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Four key factors for managing healthcare cold chains in Asia

Four key factors for managing healthcare cold chains in Asia

Healthcare provision is entering a new era in Asia’s fast-paced and high-growth emerging markets. Rising consumer affluence and surging demand for a broad range of medicines are defining this new reality.

Changing demographic structures and robust regulatory frameworks add extra complexity. This combination of factors is driving innovation to meet unique challenges across the medical supply chain.

Having worked in supply chain management across various continents, I have followed the evolution of this new paradigm. Where modern medical treatments are concerned, small temperature margins are vital and having a structured, yet flexible cold chain strategy is more important than ever before.

While many similarities exist between cold chains in the US, Europe, Middle East and Asia, I believe there are four key considerations for developing a cold chain strategy specific to individual Asian markets:

Asia’s healthcare systems vary considerably in scale, scope and technical and operational maturity. Polarized population densities also impact the provision of adequate health services. In addition, two important factors are evident across the region:

 

  • Specialty pharmaceutical and biologics products continue to evolve, as such seamless temperature control is critical
  • Patients are increasingly discerning and demanding regarding their personal healthcare and treatments; they are highly aware of potential risks

In combination, these elements are driving innovations in healthcare cold chain technologies and raising service standards across multiple treatment channels.

The range of logistical and infrastructural challenges across emerging Asian markets includes heavy traffic in large cities, various links to non-urban locations, inconsistencies across islands in archipelago nations and mountainous regions create additional complexities.

 

For cold chain supply chain management, inconsistent electrical and power stability in different Asian nations can impact temperature control. Moreover, the condition and maintenance standards of key assets, such as cold rooms, trucks and boxes, are adversely affected by numerous factors.

 

Supply chain management providers such as DKSH have designed pragmatic logistical solutions to meet evolving challenges. In Myanmar, for example, DKSH has established its own fleet of temperature-controlled road vehicles to safely deliver products to the northern, central and delta regions of the country. This investment ensures that all deliveries are completed in compliance with international standards and has helped to improve delivery lead times by up to 50 percent.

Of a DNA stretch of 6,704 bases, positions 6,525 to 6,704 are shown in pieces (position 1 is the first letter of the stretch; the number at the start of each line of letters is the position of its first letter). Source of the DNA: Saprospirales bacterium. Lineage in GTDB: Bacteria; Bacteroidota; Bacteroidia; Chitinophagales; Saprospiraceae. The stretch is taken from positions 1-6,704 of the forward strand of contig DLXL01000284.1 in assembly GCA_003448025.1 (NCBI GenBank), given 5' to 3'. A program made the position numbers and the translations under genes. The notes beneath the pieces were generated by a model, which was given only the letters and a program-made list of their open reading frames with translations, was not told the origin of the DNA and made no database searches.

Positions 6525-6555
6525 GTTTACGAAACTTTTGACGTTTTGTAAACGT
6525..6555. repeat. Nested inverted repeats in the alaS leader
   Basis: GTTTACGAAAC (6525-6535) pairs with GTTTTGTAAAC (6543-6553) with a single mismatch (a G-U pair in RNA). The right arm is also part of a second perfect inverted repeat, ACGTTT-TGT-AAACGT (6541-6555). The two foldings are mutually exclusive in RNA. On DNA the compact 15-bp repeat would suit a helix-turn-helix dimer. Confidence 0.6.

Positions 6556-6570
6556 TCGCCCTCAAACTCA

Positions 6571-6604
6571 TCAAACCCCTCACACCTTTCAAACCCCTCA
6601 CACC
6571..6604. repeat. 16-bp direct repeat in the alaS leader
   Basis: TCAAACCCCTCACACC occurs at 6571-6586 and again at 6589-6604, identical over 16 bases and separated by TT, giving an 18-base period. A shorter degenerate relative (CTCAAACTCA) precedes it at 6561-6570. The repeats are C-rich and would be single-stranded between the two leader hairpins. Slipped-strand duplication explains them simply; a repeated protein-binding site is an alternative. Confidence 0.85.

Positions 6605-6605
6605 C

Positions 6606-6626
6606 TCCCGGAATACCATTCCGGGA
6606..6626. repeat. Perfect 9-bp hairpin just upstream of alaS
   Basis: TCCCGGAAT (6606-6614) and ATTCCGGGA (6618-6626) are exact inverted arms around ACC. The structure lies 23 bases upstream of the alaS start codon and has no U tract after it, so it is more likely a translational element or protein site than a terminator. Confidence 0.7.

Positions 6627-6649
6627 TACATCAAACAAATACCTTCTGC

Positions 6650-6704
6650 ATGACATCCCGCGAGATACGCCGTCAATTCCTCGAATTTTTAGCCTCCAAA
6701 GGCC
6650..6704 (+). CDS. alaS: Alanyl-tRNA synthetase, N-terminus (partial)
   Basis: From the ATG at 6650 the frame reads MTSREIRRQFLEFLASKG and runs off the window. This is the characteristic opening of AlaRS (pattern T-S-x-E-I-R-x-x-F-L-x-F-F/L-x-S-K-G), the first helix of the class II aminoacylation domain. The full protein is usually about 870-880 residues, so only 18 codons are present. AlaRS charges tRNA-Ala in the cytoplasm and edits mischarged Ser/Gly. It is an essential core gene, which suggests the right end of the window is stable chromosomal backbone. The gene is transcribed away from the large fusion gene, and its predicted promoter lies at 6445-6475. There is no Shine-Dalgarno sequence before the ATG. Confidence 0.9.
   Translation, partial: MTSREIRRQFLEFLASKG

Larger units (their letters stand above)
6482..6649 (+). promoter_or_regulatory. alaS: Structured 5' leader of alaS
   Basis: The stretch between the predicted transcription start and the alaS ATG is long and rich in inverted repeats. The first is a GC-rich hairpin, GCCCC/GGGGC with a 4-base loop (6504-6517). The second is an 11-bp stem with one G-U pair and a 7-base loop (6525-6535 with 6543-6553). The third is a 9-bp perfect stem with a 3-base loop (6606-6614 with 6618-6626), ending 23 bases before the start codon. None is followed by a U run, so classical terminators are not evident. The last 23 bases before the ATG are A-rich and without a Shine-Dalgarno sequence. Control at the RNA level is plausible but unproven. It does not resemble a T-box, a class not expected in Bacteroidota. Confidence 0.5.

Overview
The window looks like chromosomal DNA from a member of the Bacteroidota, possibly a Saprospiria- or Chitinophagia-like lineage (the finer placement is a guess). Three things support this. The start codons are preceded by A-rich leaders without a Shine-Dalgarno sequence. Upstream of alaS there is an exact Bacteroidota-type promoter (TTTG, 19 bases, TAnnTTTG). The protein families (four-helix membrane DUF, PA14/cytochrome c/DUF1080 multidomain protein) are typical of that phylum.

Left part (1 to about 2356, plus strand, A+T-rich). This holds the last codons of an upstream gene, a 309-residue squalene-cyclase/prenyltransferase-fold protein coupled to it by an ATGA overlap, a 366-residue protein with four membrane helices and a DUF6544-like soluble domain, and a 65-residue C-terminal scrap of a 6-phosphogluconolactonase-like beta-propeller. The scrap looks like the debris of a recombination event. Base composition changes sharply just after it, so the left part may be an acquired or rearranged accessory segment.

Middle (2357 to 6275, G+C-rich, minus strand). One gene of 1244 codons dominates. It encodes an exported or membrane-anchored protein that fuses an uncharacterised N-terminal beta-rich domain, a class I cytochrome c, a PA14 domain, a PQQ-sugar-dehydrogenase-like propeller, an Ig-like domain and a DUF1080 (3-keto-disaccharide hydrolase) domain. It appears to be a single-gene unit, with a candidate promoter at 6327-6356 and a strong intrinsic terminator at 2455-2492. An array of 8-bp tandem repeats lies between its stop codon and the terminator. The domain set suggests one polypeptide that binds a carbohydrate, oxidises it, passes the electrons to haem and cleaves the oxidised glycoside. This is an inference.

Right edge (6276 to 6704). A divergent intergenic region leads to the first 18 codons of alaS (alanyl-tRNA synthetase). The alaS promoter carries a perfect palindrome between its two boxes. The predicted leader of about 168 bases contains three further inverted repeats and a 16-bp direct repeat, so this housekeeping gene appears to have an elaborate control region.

Asia is a vast continent comprising numerous geographies and climates; ranging from the year-round tropical heat and humidity of South East Asia to the long, extremely cold winters in North Asia. Exacerbating these climatic concerns for cold chain managers are natural phenomena, such as cyclones, typhoons, wet season floods and earthquakes. Mitigating these effects requires strategic foresight.

 

In 2011, widespread flooding across Thailand restricted the ability of pharmacies, clinics and hospitals to provide lifesaving medicines. As an example, DKSH’s distribution centers were opened 24-hours. The team utilized temporary cross-docks, a fleet of large wheel trucks and riverboats in flooded areas that were unreachable by smaller vehicles.

 

Cold chain boxes capable of retaining their temperature for twice the normal duration were deployed. These measures enabled DKSH to securely ship urgently needed medicines to patients in highly challenging conditions. Following the incidence, DKSH has invested in state-of-the-art flood protection barriers at its distribution centers as an additional safety measure.

Cold chain in healthcare necessitates seamless end-to-end solutions that anticipate and moderate unique risks and challenges. Ensuring a uniformity of quality control, monitoring and performance measurement locally and regionally means confronting entrenched challenges such as audio-visual alarms or backup generators and spare parts availability, amongst many others that we will discuss in future articles.

Do share your thoughts with me on how cold chain storage and distribution effects your business.

Dan Culverhouse

About the Author

Dan Culverhouse is currently Head of Supply Chain at DKSH. Dan has more than 25 years’ experience in Supply Chain Management including over 16 years working in international markets. Read more here.